NEW YORK – A federal jury ruled Monday that the Sept. 11 attack on the World Trade Center (search) was two occurrences for insurance purposes, meaning leaseholder Larry Silverstein (search) stands to collect up to $4.6 billion.
The verdict in U.S. District Court in Manhattan was the latest twist in Silverstein's efforts to double his $3.5 billion insurance policy on the trade center complex.
Silverstein lost a first trial on the issue earlier this year, but a separate jury said Monday that Silverstein is entitled to collect a double payout for nine insurers who covered him for $1.1 billion.
The verdict means Silverstein could ultimately collect $4.6 billion for the Sept. 11 attacks, lawyers in the case said.
Silverstein still must go to a three-person appraisal panel to collect the money. The insurers are also expected to appeal the decision.
In a statement, Silverstein said he was thrilled with the verdict and cast it as a victory for all New Yorkers because it secures additional money to rebuild the trade center complex.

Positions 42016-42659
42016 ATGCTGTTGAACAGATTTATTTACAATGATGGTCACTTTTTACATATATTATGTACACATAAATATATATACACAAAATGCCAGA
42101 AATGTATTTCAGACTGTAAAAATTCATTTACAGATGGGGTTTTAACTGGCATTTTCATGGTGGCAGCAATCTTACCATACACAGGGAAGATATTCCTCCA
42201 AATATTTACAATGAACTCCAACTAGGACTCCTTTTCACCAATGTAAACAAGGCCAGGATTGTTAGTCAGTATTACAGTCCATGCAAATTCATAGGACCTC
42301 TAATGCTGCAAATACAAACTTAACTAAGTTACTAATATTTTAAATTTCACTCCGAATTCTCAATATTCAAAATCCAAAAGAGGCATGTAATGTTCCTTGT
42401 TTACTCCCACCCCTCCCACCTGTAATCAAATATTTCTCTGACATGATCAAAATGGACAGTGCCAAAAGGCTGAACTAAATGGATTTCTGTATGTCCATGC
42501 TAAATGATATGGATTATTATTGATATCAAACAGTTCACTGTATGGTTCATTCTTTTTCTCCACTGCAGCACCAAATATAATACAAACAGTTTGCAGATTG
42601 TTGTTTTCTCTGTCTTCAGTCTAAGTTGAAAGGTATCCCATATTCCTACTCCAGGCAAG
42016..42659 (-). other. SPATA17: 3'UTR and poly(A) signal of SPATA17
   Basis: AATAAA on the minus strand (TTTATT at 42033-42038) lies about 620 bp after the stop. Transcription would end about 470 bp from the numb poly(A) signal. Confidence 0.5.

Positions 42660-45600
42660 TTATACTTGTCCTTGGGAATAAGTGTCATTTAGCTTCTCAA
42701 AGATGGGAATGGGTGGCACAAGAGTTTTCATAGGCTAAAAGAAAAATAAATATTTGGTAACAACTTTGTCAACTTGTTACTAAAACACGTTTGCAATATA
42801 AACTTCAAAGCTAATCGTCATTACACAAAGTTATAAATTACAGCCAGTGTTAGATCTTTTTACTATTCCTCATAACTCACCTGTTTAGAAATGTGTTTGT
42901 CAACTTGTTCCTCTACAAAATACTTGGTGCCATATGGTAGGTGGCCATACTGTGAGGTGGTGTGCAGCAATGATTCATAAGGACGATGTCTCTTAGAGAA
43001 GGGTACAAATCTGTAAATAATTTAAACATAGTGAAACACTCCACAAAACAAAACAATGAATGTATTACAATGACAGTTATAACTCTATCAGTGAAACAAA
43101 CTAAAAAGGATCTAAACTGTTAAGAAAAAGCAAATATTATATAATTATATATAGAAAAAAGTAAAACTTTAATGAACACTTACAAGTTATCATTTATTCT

"I strongly felt, and the jury agreed, that the destruction of the twin towers by two separate airplanes at two separate times was two separate occurrences and that these insurers have an obligation to pay their fair share to help make Lower Manhattan whole again," he said.
Regardless of the insurance payout, Silverstein and redevelopment officials have promised to rebuild the trade center complex in the next decade, including 10 million square feet of office space, a memorial and cultural buildings.
The insurance companies involved in the case were: Travelers Indemnity Co., Industrial Risk Insurers, Royal Indemnity Co., Allianz Insurance Co., Tokio Marine and Fire Insurance Co., Twin City Fire Insurance Co., Tig Insurance Co., Westfield WTC LLC and Zurich American Insurance Co.
In her closing argument, lawyer Carolyn H. Williams argued on behalf of the companies that the hijacked planes were like guided missiles and that the insurance payout should not depend on whether terrorists used "one or two or 10 or 100 weapons."
On behalf of Silverstein, attorney Bernard Nussbaum said there was precedent in the insurance industry to find the terrorism was two events. A California case concluded that four separate insurance events occurred when an arsonist set four separate fires, including two six minutes apart in courthouses 200 yards apart.